**CSE691 / ECO606 Computational Game Theory (Spring
2014)**

**Course Description**

Computational game theory is a quickly developing area at the
interface of computer science and economics. It was largely motivated by the
emergence of the Internet and the trend of making strategic decisions online.
Indeed, more and more “entities” in our systems are switching from mindless
devices that honestly run whatever algorithms or protocols they have been
given, to strategic players. Examples include auctions, social networks, and
crowdsourcing systems.

Designing such systems is challenging, because it is unlikely for
the designer to have all the data needed to improve the performance of the
systems, and he or she must find reliable ways to elicit the correct data from
players who rationally and selfishly act so as to maximize their own utilities.
It is even more challenging when the computational resources of the designer or
the players are limited, when the players may form coalitions and coordinate
their strategies, or when the players may have privacy concerns about revealing
information about themselves.

This course is about analyzing and designing such systems using
ideas from algorithms, cryptography, and game theory. We shall start with fundamental
concepts and techniques in game theory, and gradually proceed to the state of
the art in computational game theory. On the way we shall see how Computer
Science and Economics are affecting each other. Topics include but not limited
to: games, equilibria, auctions, single-parameter games, mechanism design, and
crowdsourcing.

**Prerequisites **

Basic knowledge of probability, algorithms, and (very basic)
computational complexity. Interested students without a computational
background are encouraged to register, in particular students in economics and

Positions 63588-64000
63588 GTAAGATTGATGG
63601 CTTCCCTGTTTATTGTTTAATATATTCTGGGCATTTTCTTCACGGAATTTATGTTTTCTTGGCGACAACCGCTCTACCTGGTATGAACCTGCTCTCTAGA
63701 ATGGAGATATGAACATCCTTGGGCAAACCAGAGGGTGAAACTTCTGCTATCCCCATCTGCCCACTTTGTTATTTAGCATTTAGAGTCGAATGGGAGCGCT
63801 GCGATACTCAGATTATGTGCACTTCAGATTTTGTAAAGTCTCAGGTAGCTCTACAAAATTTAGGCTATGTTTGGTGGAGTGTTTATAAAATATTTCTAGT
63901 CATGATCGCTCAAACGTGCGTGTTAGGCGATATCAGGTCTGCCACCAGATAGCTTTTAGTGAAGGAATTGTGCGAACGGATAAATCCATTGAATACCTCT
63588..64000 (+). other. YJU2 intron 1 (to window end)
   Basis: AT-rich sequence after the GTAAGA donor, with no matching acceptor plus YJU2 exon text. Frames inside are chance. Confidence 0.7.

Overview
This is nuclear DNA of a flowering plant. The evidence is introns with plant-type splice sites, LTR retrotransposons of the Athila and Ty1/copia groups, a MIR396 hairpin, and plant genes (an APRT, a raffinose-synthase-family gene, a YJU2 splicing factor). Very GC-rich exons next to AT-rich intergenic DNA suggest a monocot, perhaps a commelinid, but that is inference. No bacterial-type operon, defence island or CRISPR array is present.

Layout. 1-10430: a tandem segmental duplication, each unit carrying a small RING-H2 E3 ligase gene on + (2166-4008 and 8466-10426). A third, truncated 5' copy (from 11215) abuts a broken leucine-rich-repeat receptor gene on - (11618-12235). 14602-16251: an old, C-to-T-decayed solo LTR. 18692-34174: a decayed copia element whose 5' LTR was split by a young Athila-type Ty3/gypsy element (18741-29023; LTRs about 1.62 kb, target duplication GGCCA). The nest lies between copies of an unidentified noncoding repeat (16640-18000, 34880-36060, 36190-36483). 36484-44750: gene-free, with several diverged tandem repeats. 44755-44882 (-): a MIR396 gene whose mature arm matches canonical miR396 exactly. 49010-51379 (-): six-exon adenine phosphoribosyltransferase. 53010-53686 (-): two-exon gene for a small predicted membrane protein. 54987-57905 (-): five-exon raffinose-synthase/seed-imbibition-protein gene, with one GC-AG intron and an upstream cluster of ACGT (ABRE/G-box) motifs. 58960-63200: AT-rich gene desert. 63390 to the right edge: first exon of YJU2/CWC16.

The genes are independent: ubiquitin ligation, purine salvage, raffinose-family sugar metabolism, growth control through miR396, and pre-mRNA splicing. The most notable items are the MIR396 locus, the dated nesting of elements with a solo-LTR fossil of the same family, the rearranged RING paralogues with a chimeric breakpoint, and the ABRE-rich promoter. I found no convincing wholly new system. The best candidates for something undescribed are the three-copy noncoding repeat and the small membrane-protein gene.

mathematics. Such students should discuss with the instructor about background
issues before the course starts. Requirements may be adjusted to take
background disadvantages (and advantages) into account.

Instructor: Jing Chen

Office: 1416 Computer
Science Building

Spring 2014 Office
Hour: Tuesday, 2:00-3:00pm

Lecture: MW
4:00-5:20pm, Social and Behavioral Sciences Building S328

Useful references:

A
Course in Game Theory. M. J. Osborne and A. Rubinstein. MIT Press.

An
Introduction to Game Theory. M. J. Osborne. Oxford University Press.

Algorithmic
Game Theory. N. Nisan, T. Roughgarden, E. Tardos, and V. Vazirani (Eds). Cambridge University Press.

Tim
Roughgarden’s Algorithmic Game Theory
course.

Costis
Daskalakis and Silvio Micali’s
Games,
Decision, and Computation course.

·
If you haven’t
done this yet: please finish the Background
Questionnaire and return it in class on Monday, Feb. 3.

·
Please type your
solutions for exercises and problem sets, and submit either the pdf file by
email or the printout in class. You can use this template for LaTeX: tex, pdf.

·
We also have a
website in Blackboard. We’ll
put photos of our (real!) blackboard there.

·
Following the
university's announcement about make-up classes, we will have our last class on
May 12, and we'll use it for project presentation. Details will come later.

The
grade will be based on three parts.

·
Homework (45%)

There will be two types of
homework: exercises and problem sets.

Exercises review basic
concepts taught in class, roughly 1 problem per lecture. They will be graded as
C(correct)/PC(partially correct)/I(incorrect). You
should solve exercises independently.

Problem sets will be bi-weekly
or tri-weekly. You can discuss the problems with other students taking this class,
but I suggest you not do so until you have made serious effort trying to solve
them by yourself.

You ** must** write up and submit your
solution individually, and you

**Note!** For problem sets, if you really don’t know how
to solve a problem after making serious effort, write “I honestly don’t know
how to solve this problem” and you’ll get 25% of it. While if you “make up” a
solution by putting together some random sentences, you may get lower than
that. Indeed, I believe that to realize you don’t understand something is an
important step towards understanding it.

·
Project (45%)

Students will team up to work on a project. Each
team can be at most 3 persons. Single-person project is allowed but not
encouraged. The project can be either a survey of the research frontiers of
some topic in Computational Game Theory, or original research in CGT, or novel
applications of CGT ideas to other fields.

Checkpoints:

1. Project Proposal. A single
paragraph describing your proposed project, together with a list of relevant
papers.

2. In-class Presentation. A
10-15 minutes presentation by each team. Probably in the last lecture.

3. Written Report. Each
team must turn in a written report. It should be no more than 5 pages not
including references, with optional appendices that can be as long as you like
and will be read at my discretion.

Good ways of finding a project topic:

1. What we cover in class
and you want to see more.

2. What we don’t cover but